I’ve been doing a lot of specific reading and thinking over the past 10 months on predicting business performance.  It’s been a general topic of interest to me, though, for many years now.   How do we arrive at predictions?  In my work experience, it seemed most often we made forecasts based on hunches, intuition and often unwarranted optimism.   And we were seldom accurate, which bred skepticism and cynicism about both.   

My thinking on the topic was first piqued about fifteen years ago, after I read and digested the book “Moneyball”.   No surprise I liked this book, as it combines two of my favorite topics:  Baseball and organizational change.   The book sought to answer a predictive question, central to baseball;  How do we predict if a player will be successful in the major leagues?   The compelling answer--a scout or manager’s “intuition” was far less accurate than simply calculating how often a hitter could reach base (more is better) or a pitcher’s ratio of walks and hits given up per inning pitched (less is better).   In addition, shockingly, the ability of most players to field their position defensively was irrelevant to their success.  A few simple measures outperform human judgements.  This really ticked off grizzled baseball veterans.   And has ultimately changed the game, profoundly.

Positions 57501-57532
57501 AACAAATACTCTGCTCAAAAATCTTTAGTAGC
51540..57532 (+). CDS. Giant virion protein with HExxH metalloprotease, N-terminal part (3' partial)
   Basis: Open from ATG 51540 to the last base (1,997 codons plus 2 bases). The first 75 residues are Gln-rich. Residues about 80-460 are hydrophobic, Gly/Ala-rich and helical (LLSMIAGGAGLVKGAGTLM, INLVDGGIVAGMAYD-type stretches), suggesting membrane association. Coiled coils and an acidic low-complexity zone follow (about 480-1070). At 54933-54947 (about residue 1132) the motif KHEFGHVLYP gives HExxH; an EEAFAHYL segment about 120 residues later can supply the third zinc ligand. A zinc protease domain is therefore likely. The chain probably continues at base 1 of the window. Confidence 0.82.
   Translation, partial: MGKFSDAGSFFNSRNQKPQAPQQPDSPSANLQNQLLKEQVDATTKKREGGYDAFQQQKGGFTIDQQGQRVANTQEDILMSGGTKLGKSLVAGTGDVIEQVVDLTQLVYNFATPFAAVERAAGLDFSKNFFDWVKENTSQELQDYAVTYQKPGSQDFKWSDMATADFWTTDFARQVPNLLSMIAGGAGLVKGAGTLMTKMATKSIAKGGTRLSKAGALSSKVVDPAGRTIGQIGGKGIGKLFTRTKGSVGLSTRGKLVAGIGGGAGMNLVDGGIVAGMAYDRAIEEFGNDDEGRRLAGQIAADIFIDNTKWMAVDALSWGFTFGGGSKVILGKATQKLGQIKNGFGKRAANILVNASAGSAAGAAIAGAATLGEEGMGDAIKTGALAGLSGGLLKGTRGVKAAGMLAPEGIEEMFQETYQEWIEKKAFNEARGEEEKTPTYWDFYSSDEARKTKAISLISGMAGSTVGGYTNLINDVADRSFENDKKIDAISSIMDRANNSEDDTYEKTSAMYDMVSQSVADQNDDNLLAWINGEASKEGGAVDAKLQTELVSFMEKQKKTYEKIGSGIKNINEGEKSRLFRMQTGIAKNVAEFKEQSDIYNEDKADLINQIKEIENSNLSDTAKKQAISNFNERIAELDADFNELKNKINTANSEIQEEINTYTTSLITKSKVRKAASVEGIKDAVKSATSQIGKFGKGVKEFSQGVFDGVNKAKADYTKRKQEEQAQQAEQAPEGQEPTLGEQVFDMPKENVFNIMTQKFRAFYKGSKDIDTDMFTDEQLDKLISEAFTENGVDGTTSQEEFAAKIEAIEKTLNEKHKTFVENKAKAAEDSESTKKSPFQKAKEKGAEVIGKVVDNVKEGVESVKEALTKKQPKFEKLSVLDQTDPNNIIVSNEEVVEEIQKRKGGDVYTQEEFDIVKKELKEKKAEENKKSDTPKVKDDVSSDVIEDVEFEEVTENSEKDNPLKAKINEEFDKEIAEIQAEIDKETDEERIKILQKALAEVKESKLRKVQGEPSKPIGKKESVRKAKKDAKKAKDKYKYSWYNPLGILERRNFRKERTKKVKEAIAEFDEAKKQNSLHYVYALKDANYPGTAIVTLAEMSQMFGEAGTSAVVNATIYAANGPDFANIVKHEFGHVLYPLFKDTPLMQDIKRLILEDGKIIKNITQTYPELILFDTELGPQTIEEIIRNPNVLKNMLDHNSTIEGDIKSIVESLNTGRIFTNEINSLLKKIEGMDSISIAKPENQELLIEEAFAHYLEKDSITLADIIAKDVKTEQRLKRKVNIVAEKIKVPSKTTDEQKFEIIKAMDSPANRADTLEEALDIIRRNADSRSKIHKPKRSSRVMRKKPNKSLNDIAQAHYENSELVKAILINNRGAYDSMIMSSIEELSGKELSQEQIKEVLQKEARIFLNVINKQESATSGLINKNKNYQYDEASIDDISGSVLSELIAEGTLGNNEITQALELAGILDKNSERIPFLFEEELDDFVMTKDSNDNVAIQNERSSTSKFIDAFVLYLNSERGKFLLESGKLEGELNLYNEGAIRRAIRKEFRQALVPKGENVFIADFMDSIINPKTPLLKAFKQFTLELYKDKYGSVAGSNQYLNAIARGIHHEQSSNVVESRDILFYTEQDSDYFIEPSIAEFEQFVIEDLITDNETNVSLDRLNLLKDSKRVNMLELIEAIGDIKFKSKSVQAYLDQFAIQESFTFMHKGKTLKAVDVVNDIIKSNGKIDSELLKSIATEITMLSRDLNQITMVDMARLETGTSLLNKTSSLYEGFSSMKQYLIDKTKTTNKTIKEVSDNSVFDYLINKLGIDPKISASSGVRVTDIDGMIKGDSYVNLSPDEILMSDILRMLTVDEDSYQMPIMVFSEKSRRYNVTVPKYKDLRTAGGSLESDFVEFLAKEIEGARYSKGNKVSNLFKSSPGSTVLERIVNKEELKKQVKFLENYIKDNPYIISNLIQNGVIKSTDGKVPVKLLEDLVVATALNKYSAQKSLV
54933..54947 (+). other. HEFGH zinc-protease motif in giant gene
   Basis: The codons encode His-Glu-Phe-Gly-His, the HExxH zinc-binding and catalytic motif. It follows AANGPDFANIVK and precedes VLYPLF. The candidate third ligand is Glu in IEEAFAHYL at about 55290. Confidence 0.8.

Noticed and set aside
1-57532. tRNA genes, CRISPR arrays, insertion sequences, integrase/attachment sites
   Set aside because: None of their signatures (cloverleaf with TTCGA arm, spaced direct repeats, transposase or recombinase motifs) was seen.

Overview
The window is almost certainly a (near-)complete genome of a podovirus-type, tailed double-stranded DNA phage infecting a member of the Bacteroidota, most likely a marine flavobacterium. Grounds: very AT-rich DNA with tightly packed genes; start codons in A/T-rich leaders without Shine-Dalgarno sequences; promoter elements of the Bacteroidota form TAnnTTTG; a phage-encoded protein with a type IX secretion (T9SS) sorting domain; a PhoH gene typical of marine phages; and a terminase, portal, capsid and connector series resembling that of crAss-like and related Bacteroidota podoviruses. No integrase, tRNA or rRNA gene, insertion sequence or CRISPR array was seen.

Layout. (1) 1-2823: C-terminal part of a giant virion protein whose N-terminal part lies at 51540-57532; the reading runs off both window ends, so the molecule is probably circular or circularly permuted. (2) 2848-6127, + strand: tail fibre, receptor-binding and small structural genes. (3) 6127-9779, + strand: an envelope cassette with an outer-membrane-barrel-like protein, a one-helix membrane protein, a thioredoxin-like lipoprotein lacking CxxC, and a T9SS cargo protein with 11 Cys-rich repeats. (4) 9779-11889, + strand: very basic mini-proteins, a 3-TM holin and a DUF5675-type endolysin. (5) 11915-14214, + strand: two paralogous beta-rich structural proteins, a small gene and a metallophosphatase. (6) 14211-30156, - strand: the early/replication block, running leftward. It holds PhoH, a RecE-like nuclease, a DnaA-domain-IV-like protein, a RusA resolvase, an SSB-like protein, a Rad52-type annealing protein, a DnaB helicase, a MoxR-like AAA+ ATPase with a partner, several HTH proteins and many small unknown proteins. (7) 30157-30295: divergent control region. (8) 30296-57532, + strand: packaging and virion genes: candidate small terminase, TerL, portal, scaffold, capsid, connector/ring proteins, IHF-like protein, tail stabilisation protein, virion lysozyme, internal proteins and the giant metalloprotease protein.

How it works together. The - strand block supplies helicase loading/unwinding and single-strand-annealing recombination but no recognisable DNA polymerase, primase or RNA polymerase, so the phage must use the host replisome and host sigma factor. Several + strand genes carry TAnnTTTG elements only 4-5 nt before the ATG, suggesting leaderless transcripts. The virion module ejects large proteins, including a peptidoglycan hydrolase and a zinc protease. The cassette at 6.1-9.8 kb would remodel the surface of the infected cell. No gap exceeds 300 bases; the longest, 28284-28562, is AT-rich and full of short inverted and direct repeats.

Coming out of the 2008 stock market crash, I dove into another predictive question:  How do you select stocks which will yield profits over the long term?   Compellingly, I came to see that stock index funds outperform human picked stock funds.   Index mutual funds are run by an algorithm, allocating any investment equally across the entire target index of the fund.   Costs are nearly zero to administer such a fund, the performance of which mimics the market and, over time, the market rises about 6.5% to 7% per year.   It works.   And I’m retired based on that decision. 

In fields as un-alike as baseball and stock picking, simple algorithms and metrics outperform human intuition or judgement.   

It was therefore with some interest that I picked up a 2010 book “Thinking, Fast and Slow” by the Nobel prize winning psychologist Daniel Kahneman last March.   He cogently describes how our minds use both quick intuition and slower analysis to help us function.   And how we get tricked by these two at times.   He devotes over a fourth of the book’s 600 pages to the specifics of predicting business outcomes.  He builds a nuanced logic that simple formulae will generally outperform human judgement in most business cases. Further, he describes how best to develop such formulae to specific how will a new product perform, or how might a marathon runner succeed.